“The spread of bird flu viruses from one infected person to a close contact is very rare and when it has happened, it has only spread to a few people,” CDC says. “However, because of the possibility that bird flu viruses could change and gain the ability to spread easily between people, monitoring for human infection and person-to-person spread is extremely important for public health.”

Currently there are no approved vaccines for preventing avian influenza in humans. However, candidate vaccines have been developed for pandemic preparedness purposes.

Jonathan Runstadler, professor and chair of the Department of Infectious Disease & Global Health at Cummings School of Veterinary Medicine, believes this particular outbreak will not be going away any time soon. It differs from earlier outbreaks in that this time around the whole H5N1 virus, not just a part of it, is circulating, and it is doing so faster than previous outbreaks. “There’s reason to expect this virus is here to stay, and it’s not going to disappear,” said Runstadler.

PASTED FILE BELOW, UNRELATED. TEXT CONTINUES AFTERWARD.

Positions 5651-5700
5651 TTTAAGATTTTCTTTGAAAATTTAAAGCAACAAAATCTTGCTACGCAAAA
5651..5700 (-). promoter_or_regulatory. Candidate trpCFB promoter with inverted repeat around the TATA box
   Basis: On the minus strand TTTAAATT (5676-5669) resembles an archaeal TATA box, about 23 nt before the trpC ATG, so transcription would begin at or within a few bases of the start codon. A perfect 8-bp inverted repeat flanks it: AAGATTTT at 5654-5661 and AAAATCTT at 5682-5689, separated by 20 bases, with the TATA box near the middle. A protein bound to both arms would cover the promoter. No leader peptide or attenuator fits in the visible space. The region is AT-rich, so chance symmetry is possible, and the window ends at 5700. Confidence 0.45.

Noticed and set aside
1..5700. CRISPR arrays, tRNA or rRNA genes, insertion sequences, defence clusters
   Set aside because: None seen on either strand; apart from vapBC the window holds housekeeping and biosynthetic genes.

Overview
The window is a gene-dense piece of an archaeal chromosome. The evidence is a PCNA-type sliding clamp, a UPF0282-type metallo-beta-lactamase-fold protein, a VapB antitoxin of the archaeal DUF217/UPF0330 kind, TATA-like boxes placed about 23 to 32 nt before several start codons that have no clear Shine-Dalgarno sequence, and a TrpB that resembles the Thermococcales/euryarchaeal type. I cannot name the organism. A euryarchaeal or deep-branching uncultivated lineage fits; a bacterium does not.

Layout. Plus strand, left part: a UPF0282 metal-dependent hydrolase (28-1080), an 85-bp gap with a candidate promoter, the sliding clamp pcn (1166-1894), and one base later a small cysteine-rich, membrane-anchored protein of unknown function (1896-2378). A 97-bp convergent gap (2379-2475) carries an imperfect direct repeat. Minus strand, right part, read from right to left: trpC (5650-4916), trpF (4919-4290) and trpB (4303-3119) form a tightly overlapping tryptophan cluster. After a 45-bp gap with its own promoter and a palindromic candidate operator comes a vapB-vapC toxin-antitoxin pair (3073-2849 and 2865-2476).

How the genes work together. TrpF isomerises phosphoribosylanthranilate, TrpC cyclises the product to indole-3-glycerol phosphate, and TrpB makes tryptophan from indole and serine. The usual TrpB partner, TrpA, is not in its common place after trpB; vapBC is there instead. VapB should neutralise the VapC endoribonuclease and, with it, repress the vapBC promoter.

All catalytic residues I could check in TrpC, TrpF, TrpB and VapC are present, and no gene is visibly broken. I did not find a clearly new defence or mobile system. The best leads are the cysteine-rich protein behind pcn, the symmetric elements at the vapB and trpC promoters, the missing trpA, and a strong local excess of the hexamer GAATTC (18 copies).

Prof Ian Brown, APHA’s director of scientific services, recently shared his concerns with the BBC. “The virus is absolutely on the march. And it’s almost remarkable – it’s a single strain,” he said, adding that he was “acutely aware of the risks” of avian flu becoming a pandemic like COVID-19.

author avatar
Kylie Bielby
Kylie Bielby has more than 20 years' experience in reporting and editing a wide range of security topics, covering geopolitical and policy analysis to international and country-specific trends and events. Before joining GTSC's Homeland Security Today staff, she was an editor and contributor for Jane's, and a columnist and managing editor for security and counter-terror publications.
Kylie Bielby
Kylie Bielby
Kylie Bielby has more than 20 years' experience in reporting and editing a wide range of security topics, covering geopolitical and policy analysis to international and country-specific trends and events. Before joining GTSC's Homeland Security Today staff, she was an editor and contributor for Jane's, and a columnist and managing editor for security and counter-terror publications.